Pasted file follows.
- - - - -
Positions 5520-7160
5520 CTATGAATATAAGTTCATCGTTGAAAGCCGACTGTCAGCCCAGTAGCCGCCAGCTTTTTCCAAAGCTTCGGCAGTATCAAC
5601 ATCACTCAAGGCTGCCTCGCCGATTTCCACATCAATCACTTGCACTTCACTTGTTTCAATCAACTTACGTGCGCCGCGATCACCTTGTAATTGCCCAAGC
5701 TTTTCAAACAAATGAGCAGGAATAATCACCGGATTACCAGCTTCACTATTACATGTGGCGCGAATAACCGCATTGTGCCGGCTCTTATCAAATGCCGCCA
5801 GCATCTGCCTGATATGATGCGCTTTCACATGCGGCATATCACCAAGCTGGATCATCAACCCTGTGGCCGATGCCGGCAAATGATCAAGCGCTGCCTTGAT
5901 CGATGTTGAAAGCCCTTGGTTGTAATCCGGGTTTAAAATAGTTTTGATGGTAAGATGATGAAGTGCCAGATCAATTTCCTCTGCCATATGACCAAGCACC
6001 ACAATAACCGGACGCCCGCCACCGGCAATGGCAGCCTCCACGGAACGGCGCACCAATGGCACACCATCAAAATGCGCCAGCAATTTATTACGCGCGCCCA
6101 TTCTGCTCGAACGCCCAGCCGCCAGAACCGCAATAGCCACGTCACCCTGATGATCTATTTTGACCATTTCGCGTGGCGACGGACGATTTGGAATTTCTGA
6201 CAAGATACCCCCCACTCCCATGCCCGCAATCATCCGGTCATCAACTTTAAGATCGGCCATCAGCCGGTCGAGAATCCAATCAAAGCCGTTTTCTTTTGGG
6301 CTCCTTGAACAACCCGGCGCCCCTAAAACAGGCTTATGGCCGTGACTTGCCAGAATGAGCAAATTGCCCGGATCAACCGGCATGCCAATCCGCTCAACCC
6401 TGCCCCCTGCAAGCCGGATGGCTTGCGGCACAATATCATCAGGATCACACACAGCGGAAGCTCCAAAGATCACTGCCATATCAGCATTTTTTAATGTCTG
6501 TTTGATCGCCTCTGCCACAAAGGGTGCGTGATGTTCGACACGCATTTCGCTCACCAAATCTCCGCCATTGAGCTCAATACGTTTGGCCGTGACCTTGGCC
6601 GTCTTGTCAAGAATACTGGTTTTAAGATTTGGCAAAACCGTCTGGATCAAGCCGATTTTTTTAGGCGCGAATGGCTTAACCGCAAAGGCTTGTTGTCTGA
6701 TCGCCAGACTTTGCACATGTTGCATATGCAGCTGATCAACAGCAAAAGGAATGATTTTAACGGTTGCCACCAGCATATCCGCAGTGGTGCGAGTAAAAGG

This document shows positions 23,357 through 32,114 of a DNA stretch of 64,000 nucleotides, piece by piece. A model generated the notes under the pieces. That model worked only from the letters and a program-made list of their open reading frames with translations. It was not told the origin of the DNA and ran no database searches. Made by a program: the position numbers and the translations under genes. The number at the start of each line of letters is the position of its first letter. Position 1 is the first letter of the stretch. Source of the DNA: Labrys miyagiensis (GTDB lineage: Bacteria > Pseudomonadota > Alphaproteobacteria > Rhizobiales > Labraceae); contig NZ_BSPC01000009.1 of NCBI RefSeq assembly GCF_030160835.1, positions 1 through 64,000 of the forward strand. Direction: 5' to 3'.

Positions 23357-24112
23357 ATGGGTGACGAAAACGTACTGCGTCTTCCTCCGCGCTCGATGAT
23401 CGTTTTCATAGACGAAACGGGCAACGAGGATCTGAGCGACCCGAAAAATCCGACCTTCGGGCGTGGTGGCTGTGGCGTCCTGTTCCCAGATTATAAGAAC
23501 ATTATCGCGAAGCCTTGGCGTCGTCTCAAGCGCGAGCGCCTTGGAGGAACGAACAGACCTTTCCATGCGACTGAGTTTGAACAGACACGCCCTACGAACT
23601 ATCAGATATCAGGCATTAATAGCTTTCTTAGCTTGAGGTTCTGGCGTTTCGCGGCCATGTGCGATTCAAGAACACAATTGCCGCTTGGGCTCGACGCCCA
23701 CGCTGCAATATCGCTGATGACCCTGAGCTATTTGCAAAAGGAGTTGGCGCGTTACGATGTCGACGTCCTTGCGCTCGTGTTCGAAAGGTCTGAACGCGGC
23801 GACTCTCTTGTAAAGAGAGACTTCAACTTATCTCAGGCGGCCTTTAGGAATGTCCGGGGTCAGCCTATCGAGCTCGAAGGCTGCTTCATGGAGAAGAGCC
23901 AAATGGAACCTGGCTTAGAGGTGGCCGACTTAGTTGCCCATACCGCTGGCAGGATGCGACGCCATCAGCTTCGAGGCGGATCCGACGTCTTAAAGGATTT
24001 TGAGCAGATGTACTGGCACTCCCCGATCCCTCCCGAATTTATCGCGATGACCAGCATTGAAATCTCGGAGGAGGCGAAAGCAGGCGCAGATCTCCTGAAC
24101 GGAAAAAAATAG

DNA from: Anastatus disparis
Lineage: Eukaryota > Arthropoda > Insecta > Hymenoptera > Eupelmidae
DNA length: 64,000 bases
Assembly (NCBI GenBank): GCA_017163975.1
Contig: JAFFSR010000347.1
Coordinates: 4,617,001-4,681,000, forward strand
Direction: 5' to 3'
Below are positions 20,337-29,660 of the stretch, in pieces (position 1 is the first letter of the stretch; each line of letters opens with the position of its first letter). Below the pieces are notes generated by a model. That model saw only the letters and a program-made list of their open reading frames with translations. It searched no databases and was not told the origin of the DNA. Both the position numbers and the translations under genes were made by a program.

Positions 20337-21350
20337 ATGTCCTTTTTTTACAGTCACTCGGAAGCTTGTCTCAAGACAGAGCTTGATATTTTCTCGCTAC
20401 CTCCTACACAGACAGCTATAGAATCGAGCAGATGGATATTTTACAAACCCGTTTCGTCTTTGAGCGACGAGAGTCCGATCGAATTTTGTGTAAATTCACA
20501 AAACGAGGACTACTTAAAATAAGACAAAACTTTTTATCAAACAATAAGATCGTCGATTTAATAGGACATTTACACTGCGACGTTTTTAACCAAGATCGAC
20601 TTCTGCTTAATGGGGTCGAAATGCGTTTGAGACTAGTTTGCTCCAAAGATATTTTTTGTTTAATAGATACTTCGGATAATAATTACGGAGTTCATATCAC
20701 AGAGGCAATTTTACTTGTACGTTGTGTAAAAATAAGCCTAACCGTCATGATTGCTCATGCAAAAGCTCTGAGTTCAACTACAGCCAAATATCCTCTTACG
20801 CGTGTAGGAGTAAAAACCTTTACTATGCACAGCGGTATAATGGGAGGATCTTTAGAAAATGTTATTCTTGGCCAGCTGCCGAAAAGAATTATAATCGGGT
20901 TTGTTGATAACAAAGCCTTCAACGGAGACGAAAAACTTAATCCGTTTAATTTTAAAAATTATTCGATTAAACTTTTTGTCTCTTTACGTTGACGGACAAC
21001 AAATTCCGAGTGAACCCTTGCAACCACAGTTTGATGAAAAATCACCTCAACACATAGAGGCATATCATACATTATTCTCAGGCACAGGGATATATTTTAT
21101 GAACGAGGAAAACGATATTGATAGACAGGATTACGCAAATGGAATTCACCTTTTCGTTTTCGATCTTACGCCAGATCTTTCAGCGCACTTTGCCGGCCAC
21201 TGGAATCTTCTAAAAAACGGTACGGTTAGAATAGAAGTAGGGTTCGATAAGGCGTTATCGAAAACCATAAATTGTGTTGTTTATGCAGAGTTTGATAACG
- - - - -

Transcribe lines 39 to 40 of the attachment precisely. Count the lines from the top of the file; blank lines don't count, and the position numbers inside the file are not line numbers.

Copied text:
20701 AGAGGCAATTTTACTTGTACGTTGTGTAAAAATAAGCCTAACCGTCATGATTGCTCATGCAAAAGCTCTGAGTTCAACTACAGCCAAATATCCTCTTACG
20801 CGTGTAGGAGTAAAAACCTTTACTATGCACAGCGGTATAATGGGAGGATCTTTAGAAAATGTTATTCTTGGCCAGCTGCCGAAAAGAATTATAATCGGGT